The tough economic times facing the South African public are forcing many families to review their budgets as they look for ways to tighten their belts. When evaluating your family’s expenses, exactly where do you rank the importance of your family’s health? “Consider an average family going through their finances and monthly expenses – a reality many of us are facing in order to make ends meet,” says Mark Arnold, Principal Officer of Resolution Health Medical Scheme. “The rent or bond for the family home is often a non-negotiable expense. The household grocery bills might be reduced slightly by cutting back on luxury items and through choosing cheaper brands. When it comes to healthcare cover, ‘buying down’ is to be avoided because paying for quality medical scheme cover is the price of peace of mind. “Perhaps during 2016 your family only had occasion to visit a GP once or twice, and this was covered by your medical scheme in terms of your chosen benefit option. Looking at your options for 2017, at first it may seem that your family could save money by opting for a cheaper benefit option. This simplistic view, however, does not take into account what you are really paying for as a member of a medical scheme,” Arnold points out. To put this into perspective, last year’s World Health Organization and World Bank joint report Tracking Universal Health Coverage stated that in 37 countries, six percent of the population face being plunged into extreme poverty through having to pay healthcare expenses out of their pockets. According to the report, in the United States an estimated 60% of bankruptcies are attributed to spending on healthcare. This may be due to a sudden ‘catastrophic’ health event, or gradual outlay over a number of years. “Medical scheme members are essentially contributing monthly to a pool of resources, not unlike a stokvel, which are made available to cover healthcare expenditure as it arises. From year to year, you may be fortunate . . .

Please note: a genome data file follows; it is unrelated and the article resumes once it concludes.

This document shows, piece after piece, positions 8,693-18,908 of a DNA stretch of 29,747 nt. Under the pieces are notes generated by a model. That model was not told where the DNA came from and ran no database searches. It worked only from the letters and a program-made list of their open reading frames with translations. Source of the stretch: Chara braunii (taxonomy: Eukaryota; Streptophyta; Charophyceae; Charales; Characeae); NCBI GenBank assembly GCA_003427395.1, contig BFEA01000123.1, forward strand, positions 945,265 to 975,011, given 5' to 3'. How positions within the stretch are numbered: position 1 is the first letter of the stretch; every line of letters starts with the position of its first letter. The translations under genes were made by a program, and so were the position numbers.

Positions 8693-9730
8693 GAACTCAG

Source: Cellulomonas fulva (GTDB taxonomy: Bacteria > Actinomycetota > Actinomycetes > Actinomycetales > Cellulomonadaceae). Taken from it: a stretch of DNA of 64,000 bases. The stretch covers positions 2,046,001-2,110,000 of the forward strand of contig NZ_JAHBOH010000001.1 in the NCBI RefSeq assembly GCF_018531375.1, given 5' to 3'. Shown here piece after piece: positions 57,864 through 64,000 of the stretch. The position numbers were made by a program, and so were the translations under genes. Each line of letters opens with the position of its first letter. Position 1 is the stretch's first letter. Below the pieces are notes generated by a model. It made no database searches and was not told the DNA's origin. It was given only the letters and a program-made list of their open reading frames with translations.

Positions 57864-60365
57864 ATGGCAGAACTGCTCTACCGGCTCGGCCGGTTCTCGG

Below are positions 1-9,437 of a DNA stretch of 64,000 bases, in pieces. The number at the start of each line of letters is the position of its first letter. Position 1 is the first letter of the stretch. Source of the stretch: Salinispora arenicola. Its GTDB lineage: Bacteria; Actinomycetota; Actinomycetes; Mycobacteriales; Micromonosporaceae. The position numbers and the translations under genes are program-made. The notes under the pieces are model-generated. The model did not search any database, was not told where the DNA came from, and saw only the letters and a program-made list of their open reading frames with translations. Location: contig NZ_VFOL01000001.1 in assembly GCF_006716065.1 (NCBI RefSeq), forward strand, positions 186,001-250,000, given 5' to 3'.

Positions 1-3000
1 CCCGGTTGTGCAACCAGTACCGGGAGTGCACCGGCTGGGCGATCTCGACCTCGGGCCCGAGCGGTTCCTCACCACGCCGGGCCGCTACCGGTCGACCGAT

(Patensie) – With the Nelson Mandela Bay region’s largest supply dam levels dropping rapidly as warmer weather sets in, the Gamtoos Irrigation Board (GIB) is asking residents and farmers to be increasingly vigilant when it comes to water usage. The Kouga Dam, which is managed by GIB, is currently at 63.1% capacity – a level which is likely to drop rapidly as warmer weather sets in over the festive season, the organisation has warned. GIB financial and human resources director Rienette Colesky said that, since its establishment in 1991, the organisation had been responsible for supplying water to 250 farms with a combined surface area of 7 400 hectares. It also serves the Kouga Municipality (Patensie and Hankey) and Nelson Mandela Bay Municipality. The latter is entitled to 28% of the dam’s water and introduced water restrictions in September in an effort to attain the required 15% reduction in consumption gazetted by the Minister of Water and Sanitation. “Because the water usage from the dam has a direct impact on the economic activities in the Gamtoos Valley, it is vital to find the right balance between consumers’ needs and sustainable food security, development and conservation,” said Colesky. In modern agriculture, she said, responsible water management was essential. “The Gamtoos Valley is known as the pantry of the Eastern Cape. With agri-tourism and farming activities in the valley ranging from citrus and vegetables to dairy and livestock, water is important to everyone and the conservation thereof a priority. The board will fulfill its responsibility in this regard to the letter.” Given that the canal system is the main artery between the Kouga Dam and the consumer, she said it was constantly monitored for water losses and maintained in peak condition. According to Colesky, GIB has become increasingly involved in the Department of Environmental Affairs’ natural resource management programmes since 1999. These include conservation . . .